Camden County, North Carolina
Camden County Courthouse. Photographed in 1940.
Location within the U.S. state of North Carolina
North Carolina's location within the U.S.
|Named for||Charles Pratt, 1st Earl Camden|
|• Total||310 sq mi (800 km2)|
|• Land||241 sq mi (620 km2)|
|• Water||70 sq mi (200 km2) 22%%|
| • Estimate |
|• Density||41/sq mi (16/km2)|
|Time zone||UTC−5 (Eastern)|
|• Summer (DST)||UTC−4 (EDT)|
Camden County is a county located in the American state of North Carolina. As of the 2010 census, the population was 9,980, making it the fourth-least populous county in North Carolina. Its county seat is Camden.
The county was formed in 1777 from the northeastern part of Pasquotank County. It was named for Charles Pratt, 1st Lord Camden, who had opposed the Stamp Act. The county is the site of the southern terminus of the Dismal Swamp Canal. It was the site of the Battle of South Mills on April 19, 1862 during the American Civil War, which was a minor victory to the Confederacy.
Though technically there are (or were) no incorporated municipalities in Camden County (with the exception of a small portion of Elizabeth City, most of which is in bordering Pasqoutank County), the county became the first consolidated city-county entity in North Carolina in June 2006.
|Camden County, NC|
|Climate chart (explanation)|
National protected area
- City of Suffolk, Virginia - north
- City of Chesapeake, Virginia - north
- Currituck County - east
- Pasquotank County - south and west
- Gates County - northwest
|U.S. Decennial Census|
As of the census of 2010, there were 9,980 people, 2,662 households, and 2,023 families residing in the county. The population density was 29 people per square mile (11/km2). There were 2,973 housing units at an average density of 12/sq mi (5/km2). The racial makeup of the county was 82.1% White, 13.2% Black or African American, 0.3% Native American, 1.5% Asian, 0.1% Pacific Islander, 0.7% from other races, and 2.1% from two or more races. 2.2% of the population were Hispanic or Latino of any race.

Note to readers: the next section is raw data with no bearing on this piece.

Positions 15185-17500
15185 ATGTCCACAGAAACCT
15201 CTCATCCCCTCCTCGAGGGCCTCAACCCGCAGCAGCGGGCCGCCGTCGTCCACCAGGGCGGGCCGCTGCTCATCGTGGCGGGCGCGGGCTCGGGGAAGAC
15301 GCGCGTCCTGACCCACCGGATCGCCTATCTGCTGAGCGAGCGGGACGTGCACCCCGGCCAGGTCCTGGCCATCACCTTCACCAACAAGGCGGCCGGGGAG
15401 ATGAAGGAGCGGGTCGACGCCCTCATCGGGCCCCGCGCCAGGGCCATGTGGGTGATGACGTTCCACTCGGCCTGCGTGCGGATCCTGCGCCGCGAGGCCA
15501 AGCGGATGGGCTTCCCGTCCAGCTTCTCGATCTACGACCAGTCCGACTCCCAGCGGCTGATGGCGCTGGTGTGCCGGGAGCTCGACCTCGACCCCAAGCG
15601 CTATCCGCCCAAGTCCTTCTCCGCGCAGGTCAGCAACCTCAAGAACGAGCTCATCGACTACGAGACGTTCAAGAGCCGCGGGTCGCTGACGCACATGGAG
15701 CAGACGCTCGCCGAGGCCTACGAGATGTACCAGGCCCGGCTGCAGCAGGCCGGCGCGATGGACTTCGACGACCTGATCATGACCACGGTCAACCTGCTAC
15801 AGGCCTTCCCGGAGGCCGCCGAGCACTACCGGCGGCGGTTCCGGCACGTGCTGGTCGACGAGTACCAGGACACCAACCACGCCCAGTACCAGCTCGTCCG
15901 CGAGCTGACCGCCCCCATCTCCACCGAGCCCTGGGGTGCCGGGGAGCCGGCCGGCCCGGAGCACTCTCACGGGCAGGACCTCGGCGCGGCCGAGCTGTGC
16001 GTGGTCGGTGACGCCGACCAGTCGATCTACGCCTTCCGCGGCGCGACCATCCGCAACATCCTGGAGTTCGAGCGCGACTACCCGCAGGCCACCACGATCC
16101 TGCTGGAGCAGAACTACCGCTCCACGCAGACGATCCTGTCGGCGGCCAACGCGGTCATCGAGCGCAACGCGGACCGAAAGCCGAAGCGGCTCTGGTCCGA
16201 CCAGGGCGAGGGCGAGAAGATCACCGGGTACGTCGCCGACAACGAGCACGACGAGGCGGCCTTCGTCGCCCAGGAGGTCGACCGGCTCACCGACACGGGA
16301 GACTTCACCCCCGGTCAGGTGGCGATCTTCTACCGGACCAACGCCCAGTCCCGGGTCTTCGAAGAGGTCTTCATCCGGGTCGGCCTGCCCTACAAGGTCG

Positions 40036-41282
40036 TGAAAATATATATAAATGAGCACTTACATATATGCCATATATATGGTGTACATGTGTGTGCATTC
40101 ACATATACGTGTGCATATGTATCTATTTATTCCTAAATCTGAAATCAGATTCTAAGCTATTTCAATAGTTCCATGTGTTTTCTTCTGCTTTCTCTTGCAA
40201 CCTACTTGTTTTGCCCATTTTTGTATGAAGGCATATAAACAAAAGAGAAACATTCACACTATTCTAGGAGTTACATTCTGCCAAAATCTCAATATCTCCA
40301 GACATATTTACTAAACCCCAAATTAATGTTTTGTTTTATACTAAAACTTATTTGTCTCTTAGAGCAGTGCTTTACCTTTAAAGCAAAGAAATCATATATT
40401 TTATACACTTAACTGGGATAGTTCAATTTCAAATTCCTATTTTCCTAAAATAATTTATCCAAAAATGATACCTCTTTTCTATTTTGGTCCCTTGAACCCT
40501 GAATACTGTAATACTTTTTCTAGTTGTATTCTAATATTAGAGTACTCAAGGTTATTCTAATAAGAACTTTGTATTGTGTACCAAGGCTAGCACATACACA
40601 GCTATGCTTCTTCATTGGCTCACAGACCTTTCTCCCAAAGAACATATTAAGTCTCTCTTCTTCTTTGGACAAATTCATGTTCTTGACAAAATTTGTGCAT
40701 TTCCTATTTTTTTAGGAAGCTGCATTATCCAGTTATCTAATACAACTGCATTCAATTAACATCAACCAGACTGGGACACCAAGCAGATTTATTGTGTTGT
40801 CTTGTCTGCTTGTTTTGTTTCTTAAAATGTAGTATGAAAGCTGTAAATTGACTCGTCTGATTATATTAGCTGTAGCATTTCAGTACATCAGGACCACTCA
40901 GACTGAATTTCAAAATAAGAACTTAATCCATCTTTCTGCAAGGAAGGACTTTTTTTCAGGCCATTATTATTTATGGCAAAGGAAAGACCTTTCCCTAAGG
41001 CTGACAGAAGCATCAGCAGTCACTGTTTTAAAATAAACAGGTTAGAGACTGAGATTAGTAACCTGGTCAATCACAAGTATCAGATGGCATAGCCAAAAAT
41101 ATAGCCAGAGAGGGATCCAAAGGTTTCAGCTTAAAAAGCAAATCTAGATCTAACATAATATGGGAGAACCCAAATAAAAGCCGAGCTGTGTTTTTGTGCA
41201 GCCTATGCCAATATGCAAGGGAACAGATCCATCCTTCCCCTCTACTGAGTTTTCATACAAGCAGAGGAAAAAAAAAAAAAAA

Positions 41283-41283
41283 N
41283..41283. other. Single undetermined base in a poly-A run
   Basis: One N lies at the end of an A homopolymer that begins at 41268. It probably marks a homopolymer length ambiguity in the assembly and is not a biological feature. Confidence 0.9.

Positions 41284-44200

There were 2,662 households, out of which 31.60% had children under the age of 18 living with them, 62.20% were married couples living together, 9.40% had a female householder with no husband present, and 24.00% were non-families. 20.70% of all households were made up of individuals, and 9.50% had someone living alone who was 65 years of age or older. The average household size was 2.58 and the average family size was 2.97.
In the county, the population was spread out, with 24.50% under the age of 18, 6.30% from 18 to 24, 30.50% from 25 to 44, 25.20% from 45 to 64, and 13.60% who were 65 years of age or older. The median age was 39 years. For every 100 females there were 98.40 males. For every 100 females age 18 and over, there were 96.90 males.
The median income for a household in the county was $39,493, and the median income for a family was $45,387. Males had a median income of $36,274 versus $24,875 for females. The per capita income for the county was $18,681. 10.10% of the population and 7.90% of families were below the poverty line. Out of the total people living in poverty, 12.60% are under the age of 18 and 20.30% are 65 or older.
There are five schools in Camden County: Grandy Primary School, Camden Intermediate School, Camden Middle School, Camden County High School, and Camden Early College. However one other former school lies in Shiloh. It was a community school for the Shiloh area. The school is now home to a general store with the Topside Restaurant on top. The Shiloh School sign is still visible on the top of the facade at the front of the building.
- Elizabeth City (mostly in Pasquotank County)
Other unincorporated communities
- South Mills
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- "People Called Baptists". Baptist State Convention of North Carolina. Retrieved 2007-01-03.
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- "2010 Census Gazetteer Files". United States Census Bureau. August 22, 2012. Archived from the original on January 12, 2015. Retrieved January 13, 2015.
- "Population and Housing Unit Estimates". Retrieved July 22, 2019.
- "U.S. Decennial Census". United States Census Bureau. Retrieved January 13, 2015.
- "Historical Census Browser". University of Virginia Library. Retrieved January 13, 2015.
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- "Camden County Representation". Retrieved 1 April 2019.
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